So if you want pictures of Brussels, go google them. I blow my nose in its general direction.

Stay tuned for next stop: Maastricht. Lots more fun!

Saturday, March 7, 2009

First stop: Göteborg

Gothenburg was for a while in a close competition with Wellington for the title of most beautiful city I've ever seen. They both have that unique quality of soothing the lonely, of making one feel at home and quite welcome. But being that Gothenburg has the added bonus of a solid history behind it, I'd say it will be the winner.

It's hard to describe all the feelings the city gave me, but if I had to put it in one word, it would be "home". If I somehow had the opportunity to live there, I would start packing tomorrow. Looking at the pictures now, I realise they barely capture the idea I'm trying to put across here. The light was rather dull most of the time; serves me right for travelling to Scandinavia in winter! And I also failed to take pictures of the things I loved most: the cute narrow streets of Haga and their overwhelmingly tempting shops, the ginger cat begging for cuddles from each passerby, the almost mystical white lights in all the windows, all the stuff I've eaten, the timid stripy light over a certain wine-red couch, so many original paintings that I couldn't believe I was actually seeing for real... But how about I stop babbling and show you some pics?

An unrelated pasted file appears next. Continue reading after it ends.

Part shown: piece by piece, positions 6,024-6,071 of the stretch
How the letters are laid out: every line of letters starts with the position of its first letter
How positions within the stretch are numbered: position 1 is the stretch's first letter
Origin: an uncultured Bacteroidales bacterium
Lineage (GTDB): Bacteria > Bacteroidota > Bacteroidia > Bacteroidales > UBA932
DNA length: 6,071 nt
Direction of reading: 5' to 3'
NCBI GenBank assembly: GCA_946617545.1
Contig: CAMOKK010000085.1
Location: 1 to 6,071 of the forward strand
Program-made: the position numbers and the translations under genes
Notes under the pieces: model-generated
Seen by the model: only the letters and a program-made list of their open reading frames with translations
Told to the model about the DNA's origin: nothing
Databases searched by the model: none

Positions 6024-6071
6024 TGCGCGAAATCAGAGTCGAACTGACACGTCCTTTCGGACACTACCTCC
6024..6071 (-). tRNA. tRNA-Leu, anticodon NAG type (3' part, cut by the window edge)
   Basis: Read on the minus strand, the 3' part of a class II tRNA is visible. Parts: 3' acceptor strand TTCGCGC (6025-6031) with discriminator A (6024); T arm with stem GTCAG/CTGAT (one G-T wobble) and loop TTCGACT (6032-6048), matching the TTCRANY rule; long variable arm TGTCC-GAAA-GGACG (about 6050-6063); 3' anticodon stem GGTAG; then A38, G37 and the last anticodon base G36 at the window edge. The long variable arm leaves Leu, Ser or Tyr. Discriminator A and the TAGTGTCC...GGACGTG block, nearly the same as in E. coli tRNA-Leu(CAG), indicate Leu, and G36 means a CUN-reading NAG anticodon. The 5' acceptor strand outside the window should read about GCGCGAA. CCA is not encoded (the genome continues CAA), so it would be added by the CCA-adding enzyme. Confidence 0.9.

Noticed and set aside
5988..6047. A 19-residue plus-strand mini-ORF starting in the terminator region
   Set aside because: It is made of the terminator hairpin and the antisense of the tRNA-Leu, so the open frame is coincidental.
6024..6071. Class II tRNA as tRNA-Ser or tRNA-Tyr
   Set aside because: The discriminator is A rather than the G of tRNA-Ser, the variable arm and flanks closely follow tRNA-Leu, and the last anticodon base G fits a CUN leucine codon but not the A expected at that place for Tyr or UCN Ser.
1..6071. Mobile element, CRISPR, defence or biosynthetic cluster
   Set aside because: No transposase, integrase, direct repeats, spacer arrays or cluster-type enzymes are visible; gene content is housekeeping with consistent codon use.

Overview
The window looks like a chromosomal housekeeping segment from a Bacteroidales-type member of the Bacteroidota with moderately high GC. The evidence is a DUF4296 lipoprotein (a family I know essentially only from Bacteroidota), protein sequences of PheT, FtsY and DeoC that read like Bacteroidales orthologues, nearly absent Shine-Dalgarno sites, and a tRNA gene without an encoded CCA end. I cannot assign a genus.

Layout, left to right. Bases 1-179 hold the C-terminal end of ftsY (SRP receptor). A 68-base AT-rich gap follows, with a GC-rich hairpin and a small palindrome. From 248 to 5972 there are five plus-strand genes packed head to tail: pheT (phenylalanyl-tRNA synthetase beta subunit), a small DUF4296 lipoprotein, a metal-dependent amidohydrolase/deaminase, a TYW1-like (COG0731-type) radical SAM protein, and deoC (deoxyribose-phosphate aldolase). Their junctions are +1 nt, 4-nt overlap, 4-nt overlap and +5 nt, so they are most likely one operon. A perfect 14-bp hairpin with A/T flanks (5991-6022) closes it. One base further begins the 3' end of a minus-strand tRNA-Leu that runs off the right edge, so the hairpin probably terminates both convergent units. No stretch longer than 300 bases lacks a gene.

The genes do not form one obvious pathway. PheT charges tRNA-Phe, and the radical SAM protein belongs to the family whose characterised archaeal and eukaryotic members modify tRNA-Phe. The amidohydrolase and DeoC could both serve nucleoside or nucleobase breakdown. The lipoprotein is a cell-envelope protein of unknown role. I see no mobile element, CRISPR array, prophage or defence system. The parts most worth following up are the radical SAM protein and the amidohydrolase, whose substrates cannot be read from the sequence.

First thing I visited: the Maritime Museum. Nice view of the harbour. The statue is the sailors' tower, with a generic and solemn looking woman at the top, waiting for her husband/brother/son to return from the sea. Her fixed stare and the dress billowing in the wind do give you quite a feeling of gloom and longing, especially against those gray skies. The seagull didn't seem to be so impressed though: